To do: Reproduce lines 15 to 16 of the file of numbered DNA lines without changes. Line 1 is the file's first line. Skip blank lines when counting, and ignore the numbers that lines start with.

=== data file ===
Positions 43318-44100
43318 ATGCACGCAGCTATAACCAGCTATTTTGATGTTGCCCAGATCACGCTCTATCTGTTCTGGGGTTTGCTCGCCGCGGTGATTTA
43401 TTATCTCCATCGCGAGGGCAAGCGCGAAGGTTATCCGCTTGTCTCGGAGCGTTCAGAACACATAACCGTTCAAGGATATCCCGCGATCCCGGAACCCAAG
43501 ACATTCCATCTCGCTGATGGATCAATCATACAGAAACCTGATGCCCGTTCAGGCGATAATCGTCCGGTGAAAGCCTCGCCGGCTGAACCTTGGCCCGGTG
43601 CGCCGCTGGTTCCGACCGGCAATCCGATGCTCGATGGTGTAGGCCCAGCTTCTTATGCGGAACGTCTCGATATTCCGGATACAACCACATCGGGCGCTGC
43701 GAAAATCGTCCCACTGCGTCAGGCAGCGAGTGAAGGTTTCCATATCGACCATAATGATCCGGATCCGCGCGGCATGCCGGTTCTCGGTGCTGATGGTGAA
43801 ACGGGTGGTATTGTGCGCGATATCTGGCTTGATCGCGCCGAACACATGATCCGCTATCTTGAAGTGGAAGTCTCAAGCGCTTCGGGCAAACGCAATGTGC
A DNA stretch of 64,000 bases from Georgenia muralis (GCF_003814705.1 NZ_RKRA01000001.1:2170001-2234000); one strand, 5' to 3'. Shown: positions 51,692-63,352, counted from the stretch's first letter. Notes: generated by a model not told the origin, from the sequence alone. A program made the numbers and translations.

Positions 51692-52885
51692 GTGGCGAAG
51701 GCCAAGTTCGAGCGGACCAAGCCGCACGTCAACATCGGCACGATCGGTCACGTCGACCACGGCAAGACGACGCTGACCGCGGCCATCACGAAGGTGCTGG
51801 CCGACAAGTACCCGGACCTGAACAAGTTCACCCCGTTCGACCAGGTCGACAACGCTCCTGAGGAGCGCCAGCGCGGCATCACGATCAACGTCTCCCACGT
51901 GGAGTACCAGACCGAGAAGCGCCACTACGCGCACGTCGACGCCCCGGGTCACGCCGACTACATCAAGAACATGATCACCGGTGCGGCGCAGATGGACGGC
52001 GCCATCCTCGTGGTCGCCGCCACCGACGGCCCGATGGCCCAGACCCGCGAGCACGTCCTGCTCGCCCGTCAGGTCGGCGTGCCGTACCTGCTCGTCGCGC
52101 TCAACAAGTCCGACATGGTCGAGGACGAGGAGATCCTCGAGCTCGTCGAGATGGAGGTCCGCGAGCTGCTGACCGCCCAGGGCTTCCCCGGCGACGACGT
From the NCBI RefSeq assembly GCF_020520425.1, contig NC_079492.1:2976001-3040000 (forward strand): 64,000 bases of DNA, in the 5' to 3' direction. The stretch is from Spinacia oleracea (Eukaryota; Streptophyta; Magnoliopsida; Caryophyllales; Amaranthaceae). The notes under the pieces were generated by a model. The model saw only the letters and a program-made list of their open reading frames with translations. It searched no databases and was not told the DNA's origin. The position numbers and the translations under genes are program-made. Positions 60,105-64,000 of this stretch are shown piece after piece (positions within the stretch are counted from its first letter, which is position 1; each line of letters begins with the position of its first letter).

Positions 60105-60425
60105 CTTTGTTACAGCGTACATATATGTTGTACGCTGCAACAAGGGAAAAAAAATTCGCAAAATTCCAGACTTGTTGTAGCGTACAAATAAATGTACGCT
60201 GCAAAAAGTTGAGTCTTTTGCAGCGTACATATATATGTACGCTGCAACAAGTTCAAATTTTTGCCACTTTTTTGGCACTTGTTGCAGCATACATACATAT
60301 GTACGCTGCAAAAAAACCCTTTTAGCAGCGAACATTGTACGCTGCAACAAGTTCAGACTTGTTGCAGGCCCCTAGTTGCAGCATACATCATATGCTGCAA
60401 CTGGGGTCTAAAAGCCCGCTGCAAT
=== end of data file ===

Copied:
52101 TCAACAAGTCCGACATGGTCGAGGACGAGGAGATCCTCGAGCTCGTCGAGATGGAGGTCCGCGAGCTGCTGACCGCCCAGGGCTTCCCCGGCGACGACGT
From the NCBI RefSeq assembly GCF_020520425.1, contig NC_079492.1:2976001-3040000 (forward strand): 64,000 bases of DNA, in the 5' to 3' direction. The stretch is from Spinacia oleracea (Eukaryota; Streptophyta; Magnoliopsida; Caryophyllales; Amaranthaceae). The notes under the pieces were generated by a model. The model saw only the letters and a program-made list of their open reading frames with translations. It searched no databases and was not told the DNA's origin. The position numbers and the translations under genes are program-made. Positions 60,105-64,000 of this stretch are shown piece after piece (positions within the stretch are counted from its first letter, which is position 1; each line of letters begins with the position of its first letter).